Ellen G. White Writings

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Counsels on Health, Page 64

Physical Habits and Spiritual Health

[The Review and Herald, January 25, 1881.]

The character of Daniel is presented to the world as a striking example of what God's grace can make of men fallen by nature and corrupted by sin. The record of his noble, self-denying life is an encouragement to our common humanity. From it we may gather strength to nobly resist temptation, and firmly, and in the grace of meekness, stand for the right under the severest trial.

Daniel's Experience

Daniel might have found a plausible excuse to depart from his strictly temperate habits; but the approbation of God was dearer to him than the favor of the most powerful earthly potentate—dearer even than life itself. Having by his courteous conduct obtained favor with Melzar, the officer in charge of the Hebrew youth, Daniel made a request that they might not eat of the king's meat or drink of his wine. Melzar feared that should he comply with this request, he might incur the displeasure of the king and thus endanger his own life. Like many at the present day, he thought that an abstemious diet would render these youth pale and sickly in appearance and deficient in muscular strength, while the luxurious food from the king's table would make them ruddy and beautiful and would impart superior physical activity.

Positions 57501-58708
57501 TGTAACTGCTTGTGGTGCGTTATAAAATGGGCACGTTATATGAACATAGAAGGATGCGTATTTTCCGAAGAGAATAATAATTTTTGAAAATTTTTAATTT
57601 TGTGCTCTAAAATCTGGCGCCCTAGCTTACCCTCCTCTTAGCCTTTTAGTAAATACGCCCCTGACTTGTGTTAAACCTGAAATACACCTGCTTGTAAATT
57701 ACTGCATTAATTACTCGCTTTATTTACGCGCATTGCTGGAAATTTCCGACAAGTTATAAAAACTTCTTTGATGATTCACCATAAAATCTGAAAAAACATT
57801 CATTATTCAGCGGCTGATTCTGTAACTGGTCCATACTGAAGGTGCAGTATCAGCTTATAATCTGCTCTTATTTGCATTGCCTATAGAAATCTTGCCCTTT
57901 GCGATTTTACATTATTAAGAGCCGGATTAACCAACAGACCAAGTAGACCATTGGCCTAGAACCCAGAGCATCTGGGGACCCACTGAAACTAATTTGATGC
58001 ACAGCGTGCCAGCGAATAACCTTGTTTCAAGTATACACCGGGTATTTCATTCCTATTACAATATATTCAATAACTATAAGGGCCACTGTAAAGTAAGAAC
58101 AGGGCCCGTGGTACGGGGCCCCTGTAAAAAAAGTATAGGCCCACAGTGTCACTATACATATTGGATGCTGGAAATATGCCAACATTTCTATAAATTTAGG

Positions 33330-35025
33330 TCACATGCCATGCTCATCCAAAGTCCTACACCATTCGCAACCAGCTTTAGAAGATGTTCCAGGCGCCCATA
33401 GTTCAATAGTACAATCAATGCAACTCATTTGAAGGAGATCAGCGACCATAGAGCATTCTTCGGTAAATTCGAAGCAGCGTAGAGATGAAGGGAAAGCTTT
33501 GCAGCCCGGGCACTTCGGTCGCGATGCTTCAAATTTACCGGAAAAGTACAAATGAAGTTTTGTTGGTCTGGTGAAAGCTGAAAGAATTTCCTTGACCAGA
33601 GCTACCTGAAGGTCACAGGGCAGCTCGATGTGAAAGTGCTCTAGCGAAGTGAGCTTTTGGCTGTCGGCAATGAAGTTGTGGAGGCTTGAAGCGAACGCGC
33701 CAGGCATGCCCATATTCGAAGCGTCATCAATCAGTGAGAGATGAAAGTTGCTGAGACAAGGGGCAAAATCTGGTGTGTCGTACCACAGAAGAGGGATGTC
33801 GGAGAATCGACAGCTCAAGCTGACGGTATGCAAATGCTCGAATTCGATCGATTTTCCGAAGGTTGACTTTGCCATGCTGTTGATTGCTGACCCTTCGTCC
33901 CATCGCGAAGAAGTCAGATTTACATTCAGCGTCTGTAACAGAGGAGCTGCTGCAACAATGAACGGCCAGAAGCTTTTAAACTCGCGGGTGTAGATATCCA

Daniel requested that the matter be decided by a ten days’ trial—the Hebrew youth during this brief period being permitted to eat of simple food, while their companions partook of the king's dainties. The request was finally granted, and then Daniel felt assured, that he had

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